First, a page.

Hammersmith bridge at increased risk of collapsing into Thames due to warm weather

Ross Lydall, Jonathan Prynn
·3-min read
Lucy Young
Lucy Young

Hammersmith bridge was placed on “amber alert” this week as unseasonably high temperatures increased the risk of it collapsing into the Thames.

Thermometers are being fitted to the deteriorating 133-year-old cast iron structure, and the suspension chains are being cooled with water. Engineers warned that if the chains reach 22.5C a “red alert” will be declared.

The bridge was closed to vehicles in April last year, and then to pedestrians and cyclists last month when the “dangerous micro-fractures” widened in the cast iron pedestals that hold the suspension system in place.

Details of the precarious state of the bridge emerged today in a letter from Hammersmith and Fulham council leader Steve Cowan to Transport minister Baroness Vere, sent ahead of the first meeting, on Wednesday, of a “taskforce” established by Transport Secretary Grant Shapps to get the bridge reopened.

Mr Cowan said his council and Richmond council both wanted a temporary solution “in place ASAP – especially by the time the clocks go back” on October 25.

The bridge was closed to pedestrians and cyclist last month (PA)
The bridge was closed to pedestrians and cyclist last month (PA)

A ferry crossing is being considered but piers or pontoons would have to be built, and high and low tides are a problem. A temporary walking and cycling bridge would cost £27.3m and take nine months to build.

It is understood that the key question of who foots the bill for the bridge repairs was taken off the table at the taskforce meeting.

Hammersmith and Fulham, which owns the bridge, and Transport for London, which has seen its income devastated by a fall in passengers due to Covid restrictions, say they cannot afford to pay. TfL has already provided £25m for interim investigations.

Transport Secretary Grant Shapps said: “Our taskforce is already considering potential temporary measures, such as a ferry service, and we will sort this matter for Londoners as soon as we can.”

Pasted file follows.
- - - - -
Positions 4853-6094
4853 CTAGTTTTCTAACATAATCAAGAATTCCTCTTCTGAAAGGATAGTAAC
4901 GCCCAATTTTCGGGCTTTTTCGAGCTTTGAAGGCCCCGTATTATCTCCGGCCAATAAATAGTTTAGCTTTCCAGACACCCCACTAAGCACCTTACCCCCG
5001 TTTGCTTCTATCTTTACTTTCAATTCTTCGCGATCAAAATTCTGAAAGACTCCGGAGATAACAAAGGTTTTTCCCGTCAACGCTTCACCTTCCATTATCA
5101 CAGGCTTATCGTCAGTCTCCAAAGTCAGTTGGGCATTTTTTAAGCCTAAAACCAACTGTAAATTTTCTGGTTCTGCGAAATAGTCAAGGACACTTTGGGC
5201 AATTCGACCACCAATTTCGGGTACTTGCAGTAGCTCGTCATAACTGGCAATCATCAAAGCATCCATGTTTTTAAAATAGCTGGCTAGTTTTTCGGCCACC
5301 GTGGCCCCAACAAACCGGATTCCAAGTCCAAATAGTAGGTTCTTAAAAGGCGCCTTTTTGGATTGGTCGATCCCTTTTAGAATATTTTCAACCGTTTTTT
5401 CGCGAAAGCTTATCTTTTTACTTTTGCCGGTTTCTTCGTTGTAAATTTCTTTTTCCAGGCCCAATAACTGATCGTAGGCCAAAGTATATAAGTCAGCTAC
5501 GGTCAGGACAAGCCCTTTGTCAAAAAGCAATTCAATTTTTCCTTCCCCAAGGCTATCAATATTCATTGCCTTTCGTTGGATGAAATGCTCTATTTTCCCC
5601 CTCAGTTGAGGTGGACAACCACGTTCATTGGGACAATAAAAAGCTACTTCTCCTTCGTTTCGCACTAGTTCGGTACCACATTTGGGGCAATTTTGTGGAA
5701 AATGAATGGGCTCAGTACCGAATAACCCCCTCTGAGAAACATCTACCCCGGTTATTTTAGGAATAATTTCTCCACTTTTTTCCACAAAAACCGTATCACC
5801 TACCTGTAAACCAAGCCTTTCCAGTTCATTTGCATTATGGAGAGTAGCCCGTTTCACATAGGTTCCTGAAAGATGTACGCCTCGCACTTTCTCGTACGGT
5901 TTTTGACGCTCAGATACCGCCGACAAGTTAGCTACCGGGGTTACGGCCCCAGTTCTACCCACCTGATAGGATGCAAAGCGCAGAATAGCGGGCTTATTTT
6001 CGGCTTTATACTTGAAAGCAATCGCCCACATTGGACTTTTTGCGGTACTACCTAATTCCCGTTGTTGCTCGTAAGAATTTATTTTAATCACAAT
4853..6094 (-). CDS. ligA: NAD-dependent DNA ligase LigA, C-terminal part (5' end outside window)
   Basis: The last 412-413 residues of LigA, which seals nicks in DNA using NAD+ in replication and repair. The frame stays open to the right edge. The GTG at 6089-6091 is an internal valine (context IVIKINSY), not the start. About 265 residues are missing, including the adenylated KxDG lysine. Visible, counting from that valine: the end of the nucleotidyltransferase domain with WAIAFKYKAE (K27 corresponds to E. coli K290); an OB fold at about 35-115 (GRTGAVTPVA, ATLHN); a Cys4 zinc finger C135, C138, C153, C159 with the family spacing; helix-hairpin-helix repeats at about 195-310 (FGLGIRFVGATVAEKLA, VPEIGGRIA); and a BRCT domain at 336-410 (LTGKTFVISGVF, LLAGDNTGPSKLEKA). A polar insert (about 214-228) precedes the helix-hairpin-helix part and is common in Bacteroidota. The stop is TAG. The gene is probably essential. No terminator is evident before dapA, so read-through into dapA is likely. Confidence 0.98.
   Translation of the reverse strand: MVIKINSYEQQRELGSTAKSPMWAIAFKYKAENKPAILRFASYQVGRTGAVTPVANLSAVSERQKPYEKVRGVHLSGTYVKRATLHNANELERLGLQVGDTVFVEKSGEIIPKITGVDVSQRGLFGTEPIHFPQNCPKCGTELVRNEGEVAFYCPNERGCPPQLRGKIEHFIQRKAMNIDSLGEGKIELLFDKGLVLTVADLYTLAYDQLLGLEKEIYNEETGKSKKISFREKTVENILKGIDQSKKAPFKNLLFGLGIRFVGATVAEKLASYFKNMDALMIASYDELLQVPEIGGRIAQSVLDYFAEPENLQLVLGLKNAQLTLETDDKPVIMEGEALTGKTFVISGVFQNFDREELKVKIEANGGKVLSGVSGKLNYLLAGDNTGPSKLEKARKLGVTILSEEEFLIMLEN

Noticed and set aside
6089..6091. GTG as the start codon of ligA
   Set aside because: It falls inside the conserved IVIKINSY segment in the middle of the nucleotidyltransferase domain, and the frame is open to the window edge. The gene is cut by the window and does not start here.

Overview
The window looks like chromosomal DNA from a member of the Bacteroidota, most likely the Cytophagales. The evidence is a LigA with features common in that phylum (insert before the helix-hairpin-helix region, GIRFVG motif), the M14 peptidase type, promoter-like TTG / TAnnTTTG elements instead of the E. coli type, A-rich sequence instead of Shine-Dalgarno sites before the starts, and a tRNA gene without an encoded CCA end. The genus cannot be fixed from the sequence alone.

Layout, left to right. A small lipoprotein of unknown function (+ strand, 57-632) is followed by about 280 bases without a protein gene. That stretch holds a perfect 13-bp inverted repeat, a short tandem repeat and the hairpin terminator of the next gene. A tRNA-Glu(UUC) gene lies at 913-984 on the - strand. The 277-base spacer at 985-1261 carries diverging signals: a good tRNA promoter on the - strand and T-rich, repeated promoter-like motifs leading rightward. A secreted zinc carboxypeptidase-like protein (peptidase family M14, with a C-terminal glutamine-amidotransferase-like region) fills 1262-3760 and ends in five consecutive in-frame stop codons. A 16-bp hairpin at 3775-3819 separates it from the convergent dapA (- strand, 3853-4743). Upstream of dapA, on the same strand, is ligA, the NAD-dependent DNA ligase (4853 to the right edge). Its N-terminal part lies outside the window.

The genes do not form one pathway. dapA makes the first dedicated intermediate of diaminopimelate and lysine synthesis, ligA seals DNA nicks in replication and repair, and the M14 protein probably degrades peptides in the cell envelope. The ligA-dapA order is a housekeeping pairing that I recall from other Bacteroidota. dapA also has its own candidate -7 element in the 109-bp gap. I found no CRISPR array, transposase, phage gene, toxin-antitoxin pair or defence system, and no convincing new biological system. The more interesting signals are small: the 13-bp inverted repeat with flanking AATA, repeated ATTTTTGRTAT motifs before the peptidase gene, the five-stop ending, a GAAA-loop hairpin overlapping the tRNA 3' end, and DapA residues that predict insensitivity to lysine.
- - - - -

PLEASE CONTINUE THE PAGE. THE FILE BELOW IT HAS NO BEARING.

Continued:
Yesterday it emerged that the cost of fully restoring the bridge to allow it to be reopened to cars and buses could be as high as £163m. Stabilising the bridge to allow it to be reopened just to cyclists and pedestrians would cost £46m.

Transport Secretary Grant Shapps said ministers were considering alternative measures such as a ferry service (PA)
Transport Secretary Grant Shapps said ministers were considering alternative measures such as a ferry service (PA)

It came as the war of words between Labour-run Hammersmith and Fulham and the Tory Government showed no sign of abating.

Mr Cowan’s letter urged Baroness Vere to agree that the bridge should not become “a party-political football”.

But he then went on to criticise her boss, Mr Shapps, for posing with Tory mayoral candidate Shaun Bailey on the bridge and making “misleading” comments about the council's efforts to date to get the bridge reopened.

Mr Cowan wrote: “I am concerned Mr Shapps appears to have primarily viewed Hammersmith bridge through the prism of party politicking.”

He also asked for “clarification of the advisory role played by Greg Hands, the MP for Chelsea and Fulham and the campaign manager for the Conservative mayoral candidate”.

Mr Hands told the Standard: “If H&F council put half as much effort into repairing and reopening the bridge as they do in personal attacks on Conservative politicians, we would all be much better off.

“The last 18 months has been a record of shocking incompetence from them and I am pleased the Government has now stepped in to get this sorted out.”